David Oglivy, research and marketing guru from the 1960s wrote:
The problem with market research is that people don’t think how they feel, they don’t say what they think, and they don’t do what they say.
At Untapped, we often talk about how the most powerful insights often come from what your user is NOT saying to you directly. These unarticulated insights are much closer to the true motivations and drivers that govern your user’s actions and decisions.
In qualitative research, we use 2 main tools for this:
- Observation – what are your users actually doing as opposed to say that they are doing?
- Projection techniques – that take users beyond the category/task/product to release deeper feelings and thoughts.
In the past few years, social listening has played an increasing role to augment qualitative research to hear authentic consumer voices. An additional advantage is the sheer scale of data meaning you can pick up on emerging language, trends and sentiment around a category, product or service.
But unlike in qualitative research, where you can prompt and ask questions, listening to social data relies on what consumer are spontaneously posting. That’s all good if your target consumer is very active on social media and/or is really passionate about your category (enough to post about it). But what happens if your target is somewhat disengaged and may not be posting directly about the specific topic you want to explore?
Is social listening still a useful insight tool in these cases?
At Untapped, we recently encountered this challenge. We knew that our target consumer was experiencing and managing around pain points within the category. But we also knew that they are de-motivated about the category and therefore won’t be the loudest voices “shouting” on social media. We wanted to find out if we could still get insights around our target user using the social media tool.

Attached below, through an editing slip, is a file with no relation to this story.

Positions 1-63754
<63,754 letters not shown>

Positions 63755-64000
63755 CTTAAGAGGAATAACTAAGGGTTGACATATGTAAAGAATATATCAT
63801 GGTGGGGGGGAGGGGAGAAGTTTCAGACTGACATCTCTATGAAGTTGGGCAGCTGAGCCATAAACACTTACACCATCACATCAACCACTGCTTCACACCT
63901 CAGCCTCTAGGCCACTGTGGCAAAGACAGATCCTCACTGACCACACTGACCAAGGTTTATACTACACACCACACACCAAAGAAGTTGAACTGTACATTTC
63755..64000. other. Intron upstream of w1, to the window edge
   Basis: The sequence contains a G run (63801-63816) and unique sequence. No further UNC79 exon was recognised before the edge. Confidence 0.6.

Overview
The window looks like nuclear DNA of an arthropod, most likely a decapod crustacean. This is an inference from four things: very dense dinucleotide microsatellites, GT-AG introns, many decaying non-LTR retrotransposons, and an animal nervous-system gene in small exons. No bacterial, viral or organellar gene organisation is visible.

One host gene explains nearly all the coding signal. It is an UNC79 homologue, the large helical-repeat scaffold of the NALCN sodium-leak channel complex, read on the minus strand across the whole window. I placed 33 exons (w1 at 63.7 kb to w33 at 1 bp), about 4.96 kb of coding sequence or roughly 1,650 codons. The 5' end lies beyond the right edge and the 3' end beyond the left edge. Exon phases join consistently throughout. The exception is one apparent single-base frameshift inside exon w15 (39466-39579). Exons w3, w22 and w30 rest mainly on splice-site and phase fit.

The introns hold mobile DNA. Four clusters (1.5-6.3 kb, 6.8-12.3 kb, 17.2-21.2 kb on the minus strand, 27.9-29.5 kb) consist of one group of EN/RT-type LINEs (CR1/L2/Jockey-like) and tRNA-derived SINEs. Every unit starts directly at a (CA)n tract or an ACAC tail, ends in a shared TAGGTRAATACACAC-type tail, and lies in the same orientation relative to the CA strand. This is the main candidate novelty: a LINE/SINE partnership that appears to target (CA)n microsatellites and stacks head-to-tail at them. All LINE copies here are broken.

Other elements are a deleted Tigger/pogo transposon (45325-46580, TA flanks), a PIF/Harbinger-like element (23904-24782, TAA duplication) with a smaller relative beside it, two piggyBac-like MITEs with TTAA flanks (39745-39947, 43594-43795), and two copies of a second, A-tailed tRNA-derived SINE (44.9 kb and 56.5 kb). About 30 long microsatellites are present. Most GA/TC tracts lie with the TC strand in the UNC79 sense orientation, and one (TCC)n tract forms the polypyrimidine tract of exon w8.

Working with our expert associates (PSA consultants), we were able to crawl, mine and analyse deeper content that shone a light on these “disenchanted” consumers and learnt 3 valuable tips along the way.
Listen for “indirect” conversations associated with the topic.
Start by listening to direct conversations about the pain points related to the product or category. But then go deeper – make a list of “associated” topics that may be discussed indirectly, together with compensatory behaviours that will provide a clue that you are listening to those who are quietly dealing with frustrations. The consumer who’s disenchanted with hair colouring for example may not directly post about fade and hair condition, but instead may comment that they are washing hair less frequently (to prevent fade), doing more root touch-up, wearing hats in the sun or using additional conditioning products.
Dig into product reviews
Disenchanted consumers may not be engaged enough to post spontaneously on your topic/category, but may feel more motivated to review a product. Hidden pain points crop up all over product reviews (good and bad), so dig beyond the star rating to analyse what they’re telling you about your category in their reviews.
Image analytics have come a long way and it’s now possible to decode images, photos, memes, emojis. Look for images related to your product or key brands or the benefit (e.g. beautiful hair colour) and dig into the emotion and sentiment as well as the image content to uncover those deeper feelings related to the product as well as category standards of excellence.
We would always recommend qualitative research as the primary tool for unearthing these unarticulated insights. But carefully designed social listening research using the tips above, can add to the picture of what consumers are thinking and feeling beyond just what they say directly.
And to really power up the insights, we use qualitative and social data in combination with cultural and semiotic analysis to reveal the category trends and cultural forces that will be quietly influencing even your most disengaged consumer.
Together these tools can help you to get closer to what consumers really think, feel and do. If you’d like to know more about how we bring these research tools together for powerful insights, contact us here.